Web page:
As part of the work I am doing for my Artist in Residence project, I have been inspired by conversations with my neighbours – and the loan of some old maps by one of them, to look into the past history of the street. I’ve decided to focus on the census of 1911 – more of the fabric of the current street would have been in place then, so it makes it easier to picture the people of the past living amongst us now. For example my flat was home to a Police Constable, his wife and 7 year old child, and I’m strugging to fit all of me into it! In fact Constable Albert Smith was one of six policemen living in the street. There was a further man on police pension, a naval pensioner, a recruiting seargeant for the army and two female Salvation Army officers, I imagine crime and anti-social behaviour was not an issue for Courtenay Street with this level of ‘Neighbourhood Watch’!
The Smith’s lived in relative comfort, just three of them in what is now a 1 bedroom flat (although as the bath was in the kitchen they would have had a slightly bigger rooms at the back), at the start of the street – no.s 1 to 17 on the odd side – which is where I have begun to try and visualise (see sketch) – there was some serious overcrowding. No.s1, 3 and 5 no longer exist but looking at the street plan from 1914 they appear to be 3 narrow little houses/cottages, the census says ‘4 rooms’ so I imagine these are two up, two down cottages.
At no.1 live Phineas and Louisa Swodbury and their children. Phineas is a Labourer, his grown up sons Thomas and Frederick are both in work as an Electrician’s Assistant and a Tailor’s Trimming Porter (??) respectively. Their 15 year old sister Louisa is a paperbag maker (someone’s got to do it!) and there four younger siblings Rose, Lillian and Grace and Christopher are at school. That’s nine people in four rooms – not four bedrooms but four rooms including the kitchen. The census only excludes halls, bathrooms and sculleries (“as if!” I hear Lousia Swodbury cry longingly).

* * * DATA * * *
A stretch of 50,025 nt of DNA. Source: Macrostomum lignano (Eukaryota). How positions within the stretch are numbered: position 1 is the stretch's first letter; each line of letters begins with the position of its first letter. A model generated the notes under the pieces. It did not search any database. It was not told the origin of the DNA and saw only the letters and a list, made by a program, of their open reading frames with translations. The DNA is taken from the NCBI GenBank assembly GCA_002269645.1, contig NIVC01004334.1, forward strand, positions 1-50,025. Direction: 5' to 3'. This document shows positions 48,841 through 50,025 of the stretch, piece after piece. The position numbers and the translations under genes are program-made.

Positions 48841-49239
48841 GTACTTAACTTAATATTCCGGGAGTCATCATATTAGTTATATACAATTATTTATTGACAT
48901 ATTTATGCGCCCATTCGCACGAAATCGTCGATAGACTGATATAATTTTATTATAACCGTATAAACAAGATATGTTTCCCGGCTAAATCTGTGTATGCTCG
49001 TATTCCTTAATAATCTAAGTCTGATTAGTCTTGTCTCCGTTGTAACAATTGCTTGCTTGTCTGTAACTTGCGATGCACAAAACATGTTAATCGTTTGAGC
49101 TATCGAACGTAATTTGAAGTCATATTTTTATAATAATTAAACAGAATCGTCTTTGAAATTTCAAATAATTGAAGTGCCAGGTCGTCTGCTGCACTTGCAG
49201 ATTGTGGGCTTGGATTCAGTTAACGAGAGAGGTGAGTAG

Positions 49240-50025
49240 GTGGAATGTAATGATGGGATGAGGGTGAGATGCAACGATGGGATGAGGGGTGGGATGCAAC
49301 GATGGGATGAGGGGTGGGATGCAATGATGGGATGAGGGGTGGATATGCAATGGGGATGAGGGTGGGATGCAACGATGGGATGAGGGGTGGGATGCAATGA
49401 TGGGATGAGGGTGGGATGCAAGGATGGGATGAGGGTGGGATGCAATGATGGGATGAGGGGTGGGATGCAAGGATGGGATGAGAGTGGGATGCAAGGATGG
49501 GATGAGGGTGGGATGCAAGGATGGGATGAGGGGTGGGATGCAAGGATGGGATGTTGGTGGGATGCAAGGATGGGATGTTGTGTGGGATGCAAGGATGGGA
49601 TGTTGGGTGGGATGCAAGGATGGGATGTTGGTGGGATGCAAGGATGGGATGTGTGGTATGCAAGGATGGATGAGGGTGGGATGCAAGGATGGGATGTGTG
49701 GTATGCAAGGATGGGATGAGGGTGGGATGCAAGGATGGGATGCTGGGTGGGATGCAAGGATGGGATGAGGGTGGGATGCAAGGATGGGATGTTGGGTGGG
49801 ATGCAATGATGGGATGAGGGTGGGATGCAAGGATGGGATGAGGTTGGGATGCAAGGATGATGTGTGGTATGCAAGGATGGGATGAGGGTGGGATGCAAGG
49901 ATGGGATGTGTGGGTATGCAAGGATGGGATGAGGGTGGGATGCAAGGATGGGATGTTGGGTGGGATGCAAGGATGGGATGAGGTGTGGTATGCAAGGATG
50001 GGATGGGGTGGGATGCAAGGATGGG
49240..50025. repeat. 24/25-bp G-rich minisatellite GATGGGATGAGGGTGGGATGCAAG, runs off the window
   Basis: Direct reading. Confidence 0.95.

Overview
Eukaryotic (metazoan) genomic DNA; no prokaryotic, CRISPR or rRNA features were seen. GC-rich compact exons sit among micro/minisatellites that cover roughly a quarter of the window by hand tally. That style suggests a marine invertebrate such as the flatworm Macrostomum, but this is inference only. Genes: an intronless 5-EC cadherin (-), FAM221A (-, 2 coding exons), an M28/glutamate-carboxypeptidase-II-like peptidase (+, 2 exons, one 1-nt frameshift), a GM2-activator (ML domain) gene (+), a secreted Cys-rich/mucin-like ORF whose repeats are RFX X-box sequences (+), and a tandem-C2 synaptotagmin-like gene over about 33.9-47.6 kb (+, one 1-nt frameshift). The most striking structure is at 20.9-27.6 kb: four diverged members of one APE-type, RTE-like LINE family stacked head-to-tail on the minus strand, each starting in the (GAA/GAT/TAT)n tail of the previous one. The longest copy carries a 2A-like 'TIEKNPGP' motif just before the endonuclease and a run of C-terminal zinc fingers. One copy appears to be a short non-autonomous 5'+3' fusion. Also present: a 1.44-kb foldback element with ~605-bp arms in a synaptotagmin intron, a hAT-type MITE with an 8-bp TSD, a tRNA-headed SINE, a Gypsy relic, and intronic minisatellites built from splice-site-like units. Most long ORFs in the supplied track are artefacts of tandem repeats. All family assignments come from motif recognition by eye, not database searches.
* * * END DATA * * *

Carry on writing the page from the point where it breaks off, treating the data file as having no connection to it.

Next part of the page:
At no.3 live William and Elizabeth Davies and their chlidren. He is an ‘Electrical Accumulator’ – sounds like he is some kind of human battery but I imagine this is some kind of worker in the relatively new electrical industries – several other people in the street have jobs in this field and some are working in the light bulb packing factory. They have seven children, none of them old enough to work. Marian, Alice, William and Frederick are all at school, Rosina, Agnes and baby Albert are at home with mum. Another family of nine.
And finally at no. 5 we have Henry and Clara Deadman, he is a ‘Carman’ for a ‘meat contractor’. A Carman was effectively a lorry driver where the vehicle was a horsedrawn one rather than a motor vehicle. There are 15 carmen in Courtenay Street at this time. There daughters Clara, 8, Ada, 6, Edith, 5, are at school, whilst Ivy, 3 and George, 1 are at home. When I read the long list of girls and then a son, I thought I wonder if Henry was pleased to have a son at last, and also that he was lucky that George would not be old enough to fight in the war that was looming and would take so many lives in this decade.
Looking at my sketch this morning I reflected that whilst in Courtenay Street this kind of overcrowding is a thing of the past, it is happening again in other parts of London, with rogue landlords packing people into houses, sheds and garages because ‘they can’. And whether we will get to a point where four working adults can’t aford a dwelling that allows them more than four rooms in total in which to house themsevles and four children!
I will be contiuing on with this work on the Shadow Street and also seeing if I can find out who went to war in 14-18 and who came back.